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Патент USA US2109791

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March 1, 1938.
N_ G_ CARLSON
2,109,791
RAIL BOND AND METHOD OF‘SECURING SAME TO RAILS
Filed NOV. 27,_ 1935
INVENTOR.
7705/6 6'. Claw/r076
BY
7
Patented Mar. 1, 1938
2,109,791
UNITED STATES PATENT OFFICE
2,109,791
RAIL BOND AND METHOD OF SECURING
SAME TO RAILS
Noble G. Carlson, Cleveland, Ohio, assignor to
The Electric Railway Improvement Company,
Cleveland, Ohio, a corporation of Ohio
Application November 2'7, 1935, Serial No. 51,852
4 Claims. (Cl. 173—278)
This invention relates, as indicated, to rail
bonds and methods of securing the same to rails,
but has reference more particularly to rail bonds
which are especially adapted for application to
5 rails of positive polarity, as for example, third
rails and the like.
In the arc welding of rail bonds to the rails
of electrical transportation lines, the prevailing
practice is to use for welding purposes a motor
generator set or a resistance unit. The motor
generator set is advantageous from the stand
point of power economy and choice of polarity
of arc, while the resistance unit is as a rule more
portable than the motor generator set, but its
“ use is con?ned to a single or ?xed polarity de
termined by the polarity of the traveled‘rails,
which is usually negative, the polarity of the
trolley or third rail used in conjunction with the
traveled rails in such case being positive.
The electric arc consists of rays radiating from
a focus or crater at the positive pole toward, and
s
with a grasping spread upon, the negative pole.
A carbon electrode at the negative pole is sharp
ened by the arc, but if placed at the positive pole,
25 the same electrode would be shattered by an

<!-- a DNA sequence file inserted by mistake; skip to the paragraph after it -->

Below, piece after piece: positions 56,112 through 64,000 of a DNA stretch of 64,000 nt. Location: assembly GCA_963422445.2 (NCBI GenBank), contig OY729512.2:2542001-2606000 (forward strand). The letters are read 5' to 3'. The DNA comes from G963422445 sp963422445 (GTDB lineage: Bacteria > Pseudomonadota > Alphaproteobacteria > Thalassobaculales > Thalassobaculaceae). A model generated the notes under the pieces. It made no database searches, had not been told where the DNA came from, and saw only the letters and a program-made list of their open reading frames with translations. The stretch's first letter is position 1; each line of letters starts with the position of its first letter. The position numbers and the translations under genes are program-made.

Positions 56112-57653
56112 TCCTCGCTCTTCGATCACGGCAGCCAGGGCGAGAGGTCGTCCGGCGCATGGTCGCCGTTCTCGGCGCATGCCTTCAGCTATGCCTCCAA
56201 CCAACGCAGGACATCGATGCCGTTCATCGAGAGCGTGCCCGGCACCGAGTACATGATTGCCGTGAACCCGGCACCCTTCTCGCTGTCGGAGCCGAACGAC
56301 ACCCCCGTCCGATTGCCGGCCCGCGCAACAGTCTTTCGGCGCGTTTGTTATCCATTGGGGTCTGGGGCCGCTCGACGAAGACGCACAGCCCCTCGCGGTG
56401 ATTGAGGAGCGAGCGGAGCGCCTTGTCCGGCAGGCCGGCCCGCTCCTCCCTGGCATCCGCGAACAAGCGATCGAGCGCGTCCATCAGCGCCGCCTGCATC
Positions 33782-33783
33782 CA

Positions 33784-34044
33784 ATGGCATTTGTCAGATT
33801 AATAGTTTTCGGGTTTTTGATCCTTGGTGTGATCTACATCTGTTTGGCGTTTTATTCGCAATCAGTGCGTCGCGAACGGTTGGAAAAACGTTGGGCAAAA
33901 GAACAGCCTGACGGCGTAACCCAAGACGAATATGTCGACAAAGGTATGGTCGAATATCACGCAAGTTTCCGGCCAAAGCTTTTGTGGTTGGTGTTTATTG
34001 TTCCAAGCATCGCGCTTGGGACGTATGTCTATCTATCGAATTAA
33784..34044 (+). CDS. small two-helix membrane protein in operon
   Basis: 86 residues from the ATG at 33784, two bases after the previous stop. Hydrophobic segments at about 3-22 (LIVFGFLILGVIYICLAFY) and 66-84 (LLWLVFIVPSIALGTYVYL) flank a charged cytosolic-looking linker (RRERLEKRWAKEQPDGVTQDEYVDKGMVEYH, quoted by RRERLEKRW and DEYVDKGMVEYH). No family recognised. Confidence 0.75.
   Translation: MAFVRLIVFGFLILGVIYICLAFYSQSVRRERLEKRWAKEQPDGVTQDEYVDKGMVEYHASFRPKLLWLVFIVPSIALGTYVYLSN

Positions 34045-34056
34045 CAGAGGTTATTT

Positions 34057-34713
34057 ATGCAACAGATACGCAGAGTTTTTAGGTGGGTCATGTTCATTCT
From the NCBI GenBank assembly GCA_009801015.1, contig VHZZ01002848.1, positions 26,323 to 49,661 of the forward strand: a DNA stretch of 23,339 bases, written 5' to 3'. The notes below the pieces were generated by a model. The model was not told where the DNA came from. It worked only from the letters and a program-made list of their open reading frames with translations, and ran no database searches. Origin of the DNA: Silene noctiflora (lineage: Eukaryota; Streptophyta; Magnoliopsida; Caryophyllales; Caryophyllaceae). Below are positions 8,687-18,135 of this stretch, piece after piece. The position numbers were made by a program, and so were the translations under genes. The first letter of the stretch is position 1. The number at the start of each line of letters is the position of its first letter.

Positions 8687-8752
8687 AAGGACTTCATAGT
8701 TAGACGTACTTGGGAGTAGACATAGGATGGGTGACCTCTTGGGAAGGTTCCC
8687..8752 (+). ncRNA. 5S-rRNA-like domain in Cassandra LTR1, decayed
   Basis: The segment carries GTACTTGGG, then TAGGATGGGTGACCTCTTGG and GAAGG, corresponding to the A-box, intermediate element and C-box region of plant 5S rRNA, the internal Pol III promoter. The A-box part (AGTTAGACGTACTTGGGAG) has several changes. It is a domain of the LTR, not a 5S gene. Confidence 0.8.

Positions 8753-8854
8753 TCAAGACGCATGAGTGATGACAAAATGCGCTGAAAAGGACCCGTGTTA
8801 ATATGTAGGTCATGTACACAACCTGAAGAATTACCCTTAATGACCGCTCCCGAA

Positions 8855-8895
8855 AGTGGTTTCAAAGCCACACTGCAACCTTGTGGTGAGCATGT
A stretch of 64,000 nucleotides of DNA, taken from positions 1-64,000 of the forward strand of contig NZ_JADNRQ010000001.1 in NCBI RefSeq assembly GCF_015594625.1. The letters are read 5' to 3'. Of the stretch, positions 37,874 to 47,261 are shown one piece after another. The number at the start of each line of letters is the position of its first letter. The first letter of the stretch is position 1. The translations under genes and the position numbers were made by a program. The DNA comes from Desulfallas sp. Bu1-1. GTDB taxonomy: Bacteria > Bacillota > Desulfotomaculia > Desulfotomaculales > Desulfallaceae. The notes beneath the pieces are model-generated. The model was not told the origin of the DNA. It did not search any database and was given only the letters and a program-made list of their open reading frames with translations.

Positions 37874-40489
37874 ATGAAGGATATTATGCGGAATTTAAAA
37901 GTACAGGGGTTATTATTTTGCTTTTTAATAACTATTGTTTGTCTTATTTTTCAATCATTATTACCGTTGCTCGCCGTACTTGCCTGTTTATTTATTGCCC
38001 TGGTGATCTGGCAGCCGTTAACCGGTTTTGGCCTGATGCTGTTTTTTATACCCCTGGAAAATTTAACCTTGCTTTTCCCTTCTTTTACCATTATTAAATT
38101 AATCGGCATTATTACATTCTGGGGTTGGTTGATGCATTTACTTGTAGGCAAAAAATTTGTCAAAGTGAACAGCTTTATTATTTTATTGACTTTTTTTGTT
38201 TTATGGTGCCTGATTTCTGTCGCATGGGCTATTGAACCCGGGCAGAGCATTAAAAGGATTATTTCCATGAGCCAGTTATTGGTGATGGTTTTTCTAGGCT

uncontrollable arc unless the diameter and core
of the electrode were such as to be conducive to
the formation of a crater.
If now a coated metallic welding rod is used
in place of the carbon electrode, the arc rays
which in the previous case sharpened the carbon
electrode immediately destroy the coating if used
with negative polarity. If, however, the metallic
electrode is given positive polarity, the metal of
35 the rod becomes the yielding core and the coating
the refractory rim for the arc crater, and such a
rod, even if made of non-ferrous metal, may have
imparted thereto heat and penetration sufficient
for Welding and even cutting.
Such a metallic rod can obviously be used only
for welding rail bonds to negative rails, and it
has heretofore been found necessary, where the
skill on the part of the welder is required to ef
fect a complete Weld. Some of these difficulties
and disadvantages are also incidental to the se
, curing of rail bonds to rails by ordinary gas weld
ing methods, as will be apparent to those skilled C11
in the art to which this invention relates.
The present invention has as its primary ob
ject the provision of a rail bond having termi
nals which are so designed and constructed as to
permit the bond to be welded to positive rails, as
for example, third rails, by the usual gas and
carbon arc welding methods without the difficul
ties and disadvantages in welding and the dangers
incident to the employment of such methods in